Create Your Own Personalized Podcast Using Voxer

Voxer I recently started “voxing” with 9 other educators around the country. If you’re unfamiliar, voxing is when you use the free mobile app “Voxer” to participate in a “walkie-talkie-like” conversation with your friends and colleagues, only it’s more like a group text on your phone. The conversation is chronological, archived inside the app, allows you not only to use your voice, but to send pics and text where you choose
. The video below is taken from the Voxer Youtube page, and gives you an idea of how the app operates.

I’ve spent a lot of time on Twitter over the last 3+ years developing a personal learning network, and as I look across my timeline today, many of those profile pictures are much more than an image that spits out great resources and ideas each day – these people are friends, colleagues and folks I have built real relationships with. Truthfully, I consider my PLN an extension of my staff and my family. I find myself doing a lot less DMing (direct messaging) on Twitter and more voxing as of late. Being able to use my own words (beyond 140) and hear the tone, empathy, and extended articulation in the voices of others around the world helps me connect on a deeper level on a wide range of topics. The best part about it is that I can participate whenever is convenient for me, but can always go back and see what I missed.

Just in the last month, our Voxer group of edus have discussed 1:1, blended learning, school assemblies, homework, science fairs, cursive, discipline issues, graduation requirements, common core, teacher/leader burnout, social media to engage families and the community and probably 50 other areas of our daily work with students, staff & families. The truth is, voxing with those in your PLN is like creating, in real-time, your own personal podcast that you can decide who is involved, when you listen/respond and what topics you cover. For me, I do most of my voxing safely in the car on my morning and afternoon commute. I can see a lot of potential for school leadership teams, grade level teams, HSA-PTA-PTO teams and other educators trying to collaborate and communicate on a given topic while trying to respect everyone’s busy schedules.  Emergency situations where you wish you had your walkie-talkie – another great spot to use Voxer to connect with colleagues who need to be aware. What if your principal provided you a verbal “vox” when walking out of your classrooms in lieu of waiting until the feedback form was provided to you. That verbal tone might mean a great deal to a teacher looking for immediate feedback from his or her lesson. One more quick idea: there are so many great education chats that occur weekly. Our #PTchat team of mods now “vox” during the week to discuss the upcoming chat and ideas for future chats. How does your moderating team communicate from week to week? How might we deepen these rich conversations beyond 140 characters?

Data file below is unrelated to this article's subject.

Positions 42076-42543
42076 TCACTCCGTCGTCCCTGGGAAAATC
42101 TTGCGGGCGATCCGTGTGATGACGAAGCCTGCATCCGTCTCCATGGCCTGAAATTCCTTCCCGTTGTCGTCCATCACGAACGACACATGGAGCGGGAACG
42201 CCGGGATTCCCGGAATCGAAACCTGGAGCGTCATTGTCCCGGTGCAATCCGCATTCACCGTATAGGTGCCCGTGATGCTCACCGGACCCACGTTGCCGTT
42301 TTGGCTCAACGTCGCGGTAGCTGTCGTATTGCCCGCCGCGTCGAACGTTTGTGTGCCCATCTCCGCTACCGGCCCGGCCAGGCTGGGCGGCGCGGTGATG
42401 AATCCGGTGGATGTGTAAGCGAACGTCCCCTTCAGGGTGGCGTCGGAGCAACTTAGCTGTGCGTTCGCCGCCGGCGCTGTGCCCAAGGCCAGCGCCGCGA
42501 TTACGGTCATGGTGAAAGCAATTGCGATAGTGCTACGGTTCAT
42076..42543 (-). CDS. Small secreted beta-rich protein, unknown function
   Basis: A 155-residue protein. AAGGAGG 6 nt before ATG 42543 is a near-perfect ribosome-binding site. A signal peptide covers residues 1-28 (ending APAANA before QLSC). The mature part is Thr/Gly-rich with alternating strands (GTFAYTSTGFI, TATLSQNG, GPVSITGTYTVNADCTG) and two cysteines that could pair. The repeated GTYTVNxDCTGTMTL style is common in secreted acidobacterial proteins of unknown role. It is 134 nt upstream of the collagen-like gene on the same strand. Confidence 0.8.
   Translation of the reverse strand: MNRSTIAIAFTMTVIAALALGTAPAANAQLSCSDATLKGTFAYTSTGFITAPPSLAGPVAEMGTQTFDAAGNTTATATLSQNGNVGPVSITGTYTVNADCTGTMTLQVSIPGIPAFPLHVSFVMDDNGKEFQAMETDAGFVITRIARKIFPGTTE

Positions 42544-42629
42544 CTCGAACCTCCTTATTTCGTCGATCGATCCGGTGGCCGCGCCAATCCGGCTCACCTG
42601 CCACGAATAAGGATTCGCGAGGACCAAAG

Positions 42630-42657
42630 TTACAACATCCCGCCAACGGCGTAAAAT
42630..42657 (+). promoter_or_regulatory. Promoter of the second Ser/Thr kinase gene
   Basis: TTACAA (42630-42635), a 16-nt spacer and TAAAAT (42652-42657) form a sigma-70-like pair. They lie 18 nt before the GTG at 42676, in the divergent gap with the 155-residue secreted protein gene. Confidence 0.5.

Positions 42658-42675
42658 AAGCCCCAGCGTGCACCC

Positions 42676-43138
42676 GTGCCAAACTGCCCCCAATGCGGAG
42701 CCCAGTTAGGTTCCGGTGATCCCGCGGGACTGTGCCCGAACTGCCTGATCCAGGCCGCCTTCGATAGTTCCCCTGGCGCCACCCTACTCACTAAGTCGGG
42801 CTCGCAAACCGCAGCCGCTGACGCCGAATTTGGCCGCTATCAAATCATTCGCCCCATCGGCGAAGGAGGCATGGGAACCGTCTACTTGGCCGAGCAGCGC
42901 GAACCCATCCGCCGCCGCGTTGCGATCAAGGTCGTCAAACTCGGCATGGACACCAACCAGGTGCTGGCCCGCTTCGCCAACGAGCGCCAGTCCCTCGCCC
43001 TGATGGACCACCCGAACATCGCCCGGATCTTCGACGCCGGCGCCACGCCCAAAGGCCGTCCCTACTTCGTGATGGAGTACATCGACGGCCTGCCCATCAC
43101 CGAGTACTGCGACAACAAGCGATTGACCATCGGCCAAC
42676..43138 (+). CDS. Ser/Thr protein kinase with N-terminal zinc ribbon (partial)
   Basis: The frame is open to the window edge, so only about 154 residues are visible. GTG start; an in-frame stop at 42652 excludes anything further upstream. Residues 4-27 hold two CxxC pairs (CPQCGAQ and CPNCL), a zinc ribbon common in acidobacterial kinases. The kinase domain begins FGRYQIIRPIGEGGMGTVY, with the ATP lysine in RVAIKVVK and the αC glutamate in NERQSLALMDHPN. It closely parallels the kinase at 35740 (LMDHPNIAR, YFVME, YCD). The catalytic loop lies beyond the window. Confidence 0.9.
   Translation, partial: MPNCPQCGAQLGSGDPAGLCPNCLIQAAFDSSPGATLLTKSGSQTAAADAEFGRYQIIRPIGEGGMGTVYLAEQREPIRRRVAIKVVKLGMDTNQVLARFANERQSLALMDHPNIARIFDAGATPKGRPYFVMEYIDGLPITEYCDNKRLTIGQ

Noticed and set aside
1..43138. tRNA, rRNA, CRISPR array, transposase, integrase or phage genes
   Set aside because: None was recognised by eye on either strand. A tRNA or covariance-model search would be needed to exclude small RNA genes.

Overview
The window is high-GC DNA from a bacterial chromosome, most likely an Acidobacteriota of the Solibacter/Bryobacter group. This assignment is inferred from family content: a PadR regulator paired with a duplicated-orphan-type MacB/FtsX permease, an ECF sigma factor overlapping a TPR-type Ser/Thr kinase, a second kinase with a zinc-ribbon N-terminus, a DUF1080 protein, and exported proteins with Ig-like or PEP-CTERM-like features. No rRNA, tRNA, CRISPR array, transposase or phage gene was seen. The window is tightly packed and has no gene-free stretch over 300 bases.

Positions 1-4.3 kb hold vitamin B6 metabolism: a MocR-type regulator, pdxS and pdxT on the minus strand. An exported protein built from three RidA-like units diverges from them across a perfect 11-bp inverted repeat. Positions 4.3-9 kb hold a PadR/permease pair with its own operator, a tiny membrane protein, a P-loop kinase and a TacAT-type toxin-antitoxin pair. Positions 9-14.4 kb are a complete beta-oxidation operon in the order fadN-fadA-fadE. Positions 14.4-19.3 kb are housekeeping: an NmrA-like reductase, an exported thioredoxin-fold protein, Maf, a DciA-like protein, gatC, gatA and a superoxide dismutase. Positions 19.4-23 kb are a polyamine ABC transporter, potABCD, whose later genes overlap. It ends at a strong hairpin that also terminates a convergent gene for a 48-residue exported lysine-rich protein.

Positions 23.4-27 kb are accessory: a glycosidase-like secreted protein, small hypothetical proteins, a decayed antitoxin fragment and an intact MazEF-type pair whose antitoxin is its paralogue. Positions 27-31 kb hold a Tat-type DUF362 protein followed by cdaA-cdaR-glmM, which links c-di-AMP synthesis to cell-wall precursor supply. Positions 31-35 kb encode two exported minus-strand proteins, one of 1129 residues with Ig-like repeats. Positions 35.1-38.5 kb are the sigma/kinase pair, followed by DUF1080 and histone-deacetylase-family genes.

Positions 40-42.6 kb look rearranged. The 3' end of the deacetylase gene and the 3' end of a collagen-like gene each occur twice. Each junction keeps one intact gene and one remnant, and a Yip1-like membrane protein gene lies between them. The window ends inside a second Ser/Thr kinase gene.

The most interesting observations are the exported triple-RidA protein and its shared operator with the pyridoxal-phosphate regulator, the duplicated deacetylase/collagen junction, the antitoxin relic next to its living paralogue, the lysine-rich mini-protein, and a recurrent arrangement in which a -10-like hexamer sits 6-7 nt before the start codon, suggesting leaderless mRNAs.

Below, listen to a 10 minute vox from some of my colleagues around the country on how they are using Voxer in their own learning organizations as teachers, school principals and superintendents. The vox was used to kick off last week’s EdCamp Philly session that Billy Krakower and I led on “DM to Voxer.”

As easy as the tool has been to learn from others in education, I now use Voxer with my wife during the day, and other family members as it’s just nice to cut down on texting and hear the actual voice of those I care about. In the comments below, I invite you to share other ways you can see parents, teachers, students, school leaders using Voxer to communicate, collaborate, learn and share.  Already voxing? Be sure to add your name to the growing #eduvoxers gDoc.